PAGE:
Conceptualizing the impact of technology on adolescent well-being in the silicon age.
MTC is effectively a tech free camp for our campers, and largely so for our staff. Technology is not absent – campers can listen to music on an MP3 player, staff record camper music on computers, campers can access a limited email system to communicate home, staff will use phones for communication and weather monitoring. However all of these uses are intentional, serving a wider programming or safety goal. Technology that does not help advance the core camp values and programming is not allowed. The question often asked is why technology isn’t allowed in camp. We think this is the wrong question. Instead, we would ask, why would technology be allowed in camp?
To answer this question, it’s helpful to conceptualize the way that we think about camper social and emotional well being at camp. While camp is not a therapeutic setting, it can help set a stable platform for teenage campers to enjoy a summer of well-being. We think of this platform, in the camp context, as having three supports (legs), and we know that the introduction of technology, particularly in the form of smartphones, social media and games, can undermine any of the three legs, destabilizing the platform as a result.
The three legs of a stable platform for camper social and emotional well-being in the camp context are
- The social landscape
Of course, there are a great many other internal and external factors that play a role in the emotional life of adolescents, but we have little control over family dynamics, academic pressures, hormonal changes, political climates, or biology. At MTC, we do have input into how the camp culture treats each member of the community, how much sleep we get, and what we do with our time.
The impact of technology on the social lives of teenagers has been, and will continue to be, transformative. It is well documented, on the positive and negative sides of the ledger, so we will not go into exhaustive detail on either side here. We will note however, that post-summer, technology can nurture camp friendships at minimal costs, over vast distances. This is the positive side of the ledger. Unfortunately, we see the negative side of the ledger just as clearly. Whether it’s the presence of technology interfering with the development of fundamental skills that foster social interactions (technology has been shown to interfere with social skill development in children and teens, and to degrade these skills across age groups); online forums debasing the standard of civic discourse through online platforms that encourage extremism; or social media creating unrealistic expectations that are impossible to measure up to; a technologically influenced social landscape is very different, much harder to navigate, and much more stressful. Without the impact of tech, campers can make friends, work on social skills, and navigate a landscape that is easier to understand, moves slower, and is more authentic. Ironically, the skills gained in such an environment appear to be protective when transferred to an online environment, hence our desire to maintain a tech-free social landscape for our campers.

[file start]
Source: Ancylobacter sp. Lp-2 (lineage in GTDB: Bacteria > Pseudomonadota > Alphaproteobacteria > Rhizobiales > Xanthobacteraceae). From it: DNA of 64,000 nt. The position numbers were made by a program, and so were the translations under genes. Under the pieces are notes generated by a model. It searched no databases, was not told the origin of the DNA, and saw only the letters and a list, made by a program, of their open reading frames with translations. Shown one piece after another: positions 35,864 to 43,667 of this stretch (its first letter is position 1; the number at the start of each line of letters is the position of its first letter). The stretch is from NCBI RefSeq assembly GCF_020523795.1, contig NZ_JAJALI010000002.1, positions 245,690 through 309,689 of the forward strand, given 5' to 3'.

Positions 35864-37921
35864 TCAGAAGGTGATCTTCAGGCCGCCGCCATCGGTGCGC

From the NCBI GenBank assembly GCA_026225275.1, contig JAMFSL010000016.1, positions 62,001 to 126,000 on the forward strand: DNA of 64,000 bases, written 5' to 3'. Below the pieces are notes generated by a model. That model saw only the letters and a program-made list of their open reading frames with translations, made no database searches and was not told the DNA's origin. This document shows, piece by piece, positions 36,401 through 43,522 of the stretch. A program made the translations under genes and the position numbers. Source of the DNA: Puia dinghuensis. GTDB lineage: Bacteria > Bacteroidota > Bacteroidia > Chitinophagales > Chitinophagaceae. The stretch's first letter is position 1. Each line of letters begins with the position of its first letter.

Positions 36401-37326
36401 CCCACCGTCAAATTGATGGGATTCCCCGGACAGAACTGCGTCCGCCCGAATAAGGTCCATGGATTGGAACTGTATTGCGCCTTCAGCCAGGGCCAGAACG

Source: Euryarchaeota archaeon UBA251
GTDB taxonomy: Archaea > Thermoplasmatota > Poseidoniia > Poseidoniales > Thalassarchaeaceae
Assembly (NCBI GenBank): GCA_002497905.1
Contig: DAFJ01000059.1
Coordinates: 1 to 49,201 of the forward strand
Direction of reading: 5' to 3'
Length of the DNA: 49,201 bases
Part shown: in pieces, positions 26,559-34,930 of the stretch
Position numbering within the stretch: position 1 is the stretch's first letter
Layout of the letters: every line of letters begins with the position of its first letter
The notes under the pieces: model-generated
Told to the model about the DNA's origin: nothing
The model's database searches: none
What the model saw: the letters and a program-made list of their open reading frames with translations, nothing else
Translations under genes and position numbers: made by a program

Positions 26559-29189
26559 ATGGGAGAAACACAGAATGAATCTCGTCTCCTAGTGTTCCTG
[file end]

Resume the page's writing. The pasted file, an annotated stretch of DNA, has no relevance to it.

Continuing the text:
Sleep is the underappreciated keystone of a healthy, happy life. We know that those who get adequate sleep (defined as 9 hours per night for teenagers) make better decisions so take fewer bad risks, learn new information and recall old information more easily, experience less stress, have more willpower and attention to spend during the day, make healthier eating choices, experience greater creativity, live longer and even have more empathy. Those who fail to get enough sleep experience a cascade of negative physical and mental outcomes, all of which have a negative impact on their emotional well-being. Basically – it is really, really hard to be happy and healthy when you don’t get enough sleep. Again, the impacts of technology on sleep are well documented in the scientific literature as well as the media narrative. Physiologically, screens can interfere with sleep, the mechanism being that certain wavelengths of blue light emitted by screens disrupt the delicate hormonal recipe that the body and brain use to enter and stay in a sleep state. Psychologically, technology can interfere with sleep in the same way technology can interfere with many other aspects of life – by being compelling to the point of addictive. Modern personal tech is designed to hold our attention well beyond the point of intention. In the camp setting, we take the decision out of the campers’ hands, literally. It’s not that we don’t trust them to make good choices, we just know that the game is rigged against all of us. If we want to ensure campers reap the benefits of a full night’s sleep, to allow them to experience all the wonders of a summer at camp at peak efficiency, we just don’t play the tech companies game.